Safety Tips As Sledding Season Arrives Early!

Winter has arrived bringing the areas first (and latest in history) measurable snow of the season,  and by measurable we are talking over a foot in many areas! There are many ways of looking at this but I chose to take the positive approach! The big plus is that it’s the weekend, another positive is we are blessed with so many places to go sledding in the area.

We have been compiling a list of snow sledding venues for days like today & the entire winter season to come.

Please keep in mind that many venues may have been taken by surprise by the heavy snowfall amounts & are not open yet so please call or visit the websites, we provide you in each directory listing.

Some sites operate on the flag system Red Flag = No Sledding, Green Flag = Sledding.

Also remember sledding can also cause injuries, some of them pretty serious.  Each year tens of thousands of sledding cases are treated in emergency rooms across the snow belt, with more than 50% of them being serious Head Trauma. To keep yourself & your children safe, please follow these safety tips.

  • Select a hill that is age appropriate & not too steep, Ideally the hill will have a long flat area at the bottom for you to glide to a stop.
  • Always avoid hillsides that end near a street or parking lot.
  • Always avoid hillsides that end near ponds, trees, fences or other hazards.
  • Never ride a sled that is being pulled by a moving vehicle.
  • Always sit face-forward on your sled.
  • Young kids (5 and under) should sled with an adult, and kids younger than 12 should be actively watched at all times.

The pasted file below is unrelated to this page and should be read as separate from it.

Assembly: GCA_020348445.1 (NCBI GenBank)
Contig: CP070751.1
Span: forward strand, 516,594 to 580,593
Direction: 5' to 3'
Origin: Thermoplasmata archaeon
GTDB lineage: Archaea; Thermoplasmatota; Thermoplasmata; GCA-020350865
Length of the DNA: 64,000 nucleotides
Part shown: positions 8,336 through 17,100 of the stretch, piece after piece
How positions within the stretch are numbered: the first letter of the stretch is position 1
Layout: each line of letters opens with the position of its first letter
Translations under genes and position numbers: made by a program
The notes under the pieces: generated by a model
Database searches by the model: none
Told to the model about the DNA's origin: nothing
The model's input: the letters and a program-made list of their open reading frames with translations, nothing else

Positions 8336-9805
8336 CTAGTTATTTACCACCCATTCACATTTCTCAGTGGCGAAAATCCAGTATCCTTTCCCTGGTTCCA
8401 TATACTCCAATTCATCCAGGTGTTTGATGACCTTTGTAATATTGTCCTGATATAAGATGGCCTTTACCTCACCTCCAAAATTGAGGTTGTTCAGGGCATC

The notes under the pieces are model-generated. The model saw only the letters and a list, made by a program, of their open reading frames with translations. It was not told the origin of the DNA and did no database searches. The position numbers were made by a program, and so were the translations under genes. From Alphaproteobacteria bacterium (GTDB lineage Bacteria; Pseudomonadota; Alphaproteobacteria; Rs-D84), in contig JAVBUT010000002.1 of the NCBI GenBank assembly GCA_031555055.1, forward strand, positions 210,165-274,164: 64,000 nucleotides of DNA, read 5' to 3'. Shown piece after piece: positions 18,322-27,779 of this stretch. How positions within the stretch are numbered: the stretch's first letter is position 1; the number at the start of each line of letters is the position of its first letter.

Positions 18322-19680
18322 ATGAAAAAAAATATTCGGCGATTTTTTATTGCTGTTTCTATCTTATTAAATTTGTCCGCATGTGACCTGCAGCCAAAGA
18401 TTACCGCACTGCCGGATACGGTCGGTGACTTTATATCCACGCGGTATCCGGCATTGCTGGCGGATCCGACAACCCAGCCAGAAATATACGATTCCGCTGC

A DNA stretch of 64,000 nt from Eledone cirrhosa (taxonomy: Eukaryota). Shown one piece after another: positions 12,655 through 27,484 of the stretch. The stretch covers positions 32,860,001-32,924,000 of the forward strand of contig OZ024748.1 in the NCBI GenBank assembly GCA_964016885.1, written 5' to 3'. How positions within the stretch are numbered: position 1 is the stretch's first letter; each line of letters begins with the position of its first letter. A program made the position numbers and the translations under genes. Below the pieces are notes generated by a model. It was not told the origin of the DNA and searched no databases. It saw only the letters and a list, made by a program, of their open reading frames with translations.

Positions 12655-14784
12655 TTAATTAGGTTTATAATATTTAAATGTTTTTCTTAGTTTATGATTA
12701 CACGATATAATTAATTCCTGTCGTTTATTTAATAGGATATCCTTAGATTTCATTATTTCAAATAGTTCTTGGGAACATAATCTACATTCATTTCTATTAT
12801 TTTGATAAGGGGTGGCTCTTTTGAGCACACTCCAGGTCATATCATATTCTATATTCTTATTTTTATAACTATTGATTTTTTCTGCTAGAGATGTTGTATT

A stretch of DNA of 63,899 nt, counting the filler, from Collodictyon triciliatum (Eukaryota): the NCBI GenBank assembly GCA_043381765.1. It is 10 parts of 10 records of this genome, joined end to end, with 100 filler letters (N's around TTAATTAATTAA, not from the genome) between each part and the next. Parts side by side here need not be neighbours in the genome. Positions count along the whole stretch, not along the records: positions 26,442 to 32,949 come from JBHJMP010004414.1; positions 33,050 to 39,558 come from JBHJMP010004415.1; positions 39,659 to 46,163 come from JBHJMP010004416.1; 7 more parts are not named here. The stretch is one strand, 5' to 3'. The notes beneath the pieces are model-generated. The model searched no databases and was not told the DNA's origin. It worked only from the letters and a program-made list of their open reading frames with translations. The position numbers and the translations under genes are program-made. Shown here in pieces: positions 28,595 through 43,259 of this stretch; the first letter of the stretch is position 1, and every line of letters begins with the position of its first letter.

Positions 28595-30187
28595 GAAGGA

• Go down the hill one at a time and with only one person per sled (except for adults with young children).
  • Never build an artificial jump or obstacle on a sledding hill.
  • Keep your arms and legs within the sled at all times, and if you fall off the sled, move out of the way. If you find yourself on a sled that won’t stop, roll off it and get away from it.
  • Walk up the side of the hill and leave the middle open for other sledders.
  • Never ride a sled that is being pulled by a moving vehicle.
  • Always make sure the hill is free of obstacles such as jumps, bumps, rocks, poles, or trees  & other sledders before you head downhill.
  • Try to avoid icy hills, An icy slope makes for a much faster ride s well as a much harder landing if you fall off your sled.
  • Sled during the daytime, or on illuminated hills at night where visibility is better.
  • Young kids (5 and under) should always sled with an adult, and kids younger than 12 should be actively watched at all times.
  • Always go down the hill one at a time and with only one person per sled (except for adults with young children).
  • Never build an artificial jump, ramp or other obstacle on a sledding hill.
  • Keep your arms and legs within the sled at all times, and if you fall off the sled, move out of the way. If you find yourself on a sled that won’t stop, roll off it and get away from it.
  • Always alk up the side of the hill, never walk up the middle or high traffic sledding lanes.
  • Always wear a safety helmet that fits correctly to prevent head injuries

Following these basic common sense safety tips can not guarantee everyone’s safety but will help prevent accidents & injuries that can ruin a fun day at your favorite sledding hill.